upon (the vast majority of CSDP missions have in fact
been low profile civilian missions). As a result, the
grand ambitions of the EU becoming a military power
have gradually faded as it has increasingly turned away
from military methods of crisis management and
complemented its focus on conflict with attention to
managing humanitarian crises and natural disasters.
In Libya too, the EU's response has mainly been
on the civilian side, focusing on civil protection
and humanitarian assistance. It is striking that the
CSDP instrument was not even called upon when
it came to evacuating EU citizens. These efforts were
instead carried out by Member States on their own,
though coordinated by the Commission through
DG ECHO – an arrangement that does seem to
have worked quite well.
Even the discussion about possible EU military operation
to support humanitarian assistance in the region does
not significantly alter the overall civilian orientation of
the EU's response to Libya. Regardless of whether
such a mission would eventually be called into use
by New York (something that looks unlikely at the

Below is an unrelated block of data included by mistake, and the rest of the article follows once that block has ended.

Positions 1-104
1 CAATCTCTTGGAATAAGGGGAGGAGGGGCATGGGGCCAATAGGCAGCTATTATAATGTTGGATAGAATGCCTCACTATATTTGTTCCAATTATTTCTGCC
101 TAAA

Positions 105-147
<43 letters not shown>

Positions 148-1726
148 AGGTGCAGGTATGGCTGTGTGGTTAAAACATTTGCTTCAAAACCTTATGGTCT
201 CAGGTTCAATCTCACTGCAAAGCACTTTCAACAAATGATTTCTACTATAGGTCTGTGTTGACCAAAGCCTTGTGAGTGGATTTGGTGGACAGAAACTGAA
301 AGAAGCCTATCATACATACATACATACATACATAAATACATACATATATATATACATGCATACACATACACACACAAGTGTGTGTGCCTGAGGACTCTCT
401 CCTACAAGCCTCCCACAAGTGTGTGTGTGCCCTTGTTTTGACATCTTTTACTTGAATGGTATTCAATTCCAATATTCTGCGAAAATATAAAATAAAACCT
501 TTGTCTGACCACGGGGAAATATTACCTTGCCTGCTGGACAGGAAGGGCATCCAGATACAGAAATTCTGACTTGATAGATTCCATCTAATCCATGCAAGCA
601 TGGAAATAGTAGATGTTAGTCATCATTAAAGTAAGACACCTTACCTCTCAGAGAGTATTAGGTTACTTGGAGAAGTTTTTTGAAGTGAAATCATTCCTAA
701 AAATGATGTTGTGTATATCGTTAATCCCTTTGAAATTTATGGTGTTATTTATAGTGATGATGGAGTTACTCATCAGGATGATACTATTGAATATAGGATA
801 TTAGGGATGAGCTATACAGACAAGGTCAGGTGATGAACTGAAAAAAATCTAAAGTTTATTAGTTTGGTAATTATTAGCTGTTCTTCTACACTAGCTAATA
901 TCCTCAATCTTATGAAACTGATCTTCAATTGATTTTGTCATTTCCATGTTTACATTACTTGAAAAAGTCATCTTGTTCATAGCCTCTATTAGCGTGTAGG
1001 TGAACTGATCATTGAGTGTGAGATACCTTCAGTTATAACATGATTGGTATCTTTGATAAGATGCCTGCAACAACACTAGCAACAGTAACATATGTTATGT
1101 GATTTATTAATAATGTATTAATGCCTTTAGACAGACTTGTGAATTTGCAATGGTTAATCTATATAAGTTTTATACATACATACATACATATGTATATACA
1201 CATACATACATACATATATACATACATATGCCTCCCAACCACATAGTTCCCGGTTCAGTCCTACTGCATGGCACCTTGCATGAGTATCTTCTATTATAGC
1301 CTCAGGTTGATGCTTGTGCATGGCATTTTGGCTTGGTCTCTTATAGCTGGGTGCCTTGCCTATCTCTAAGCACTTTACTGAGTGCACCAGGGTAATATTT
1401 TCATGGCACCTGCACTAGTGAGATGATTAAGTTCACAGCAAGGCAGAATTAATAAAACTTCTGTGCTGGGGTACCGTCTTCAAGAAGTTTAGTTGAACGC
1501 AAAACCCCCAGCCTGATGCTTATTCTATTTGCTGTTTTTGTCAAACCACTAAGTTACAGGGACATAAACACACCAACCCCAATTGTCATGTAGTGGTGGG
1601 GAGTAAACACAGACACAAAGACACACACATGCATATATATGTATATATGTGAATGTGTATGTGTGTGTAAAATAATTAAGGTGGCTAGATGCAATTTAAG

moment), its proposed budget (€7.9 million) and the
scope of the mission ("contribute to the safe movement
and evacuation of displaced persons") would still
be limited.
But despite the fact that US forces have dominated
the operation from day one, and still play a leading
role, the handover to NATO nevertheless signalled
an opportunity for Europe to rise to the occasion by
sharing with Washington part of the military burden.
So far Europe has struggled to stand the test. Only
Britain and France have made any significant military
contribution while several Member States have made
mostly symbolic gestures, with some (notably Germany)
opposing the campaign altogether.
From Libya we can infer two things about the EU's
global security identity, post-Lisbon. First, it vindicates
the view that Ashton's vision for Europe's role in the
world is primarily civilian. On several occasions in the
past, she has repeatedly insisted that the EU should
confine itself to humanitarian issues – a view in part
shaped by her own experiences during recent
international disasters such as the Haiti earthquake
and the Pakistani floods of 2010.
The Libyan situation demonstrates Europe's uneasiness
about assuming responsibility for its neighbourhood.
At the same time, Washington is increasingly bent
on stepping back from its Cold War commitment to
European security. In a recent address in Brussels,
US Secretary of Defence, Robert Gates lamented
the European allies' poor defence spending and military
capabilities, cautioning against a "dim, if not dismal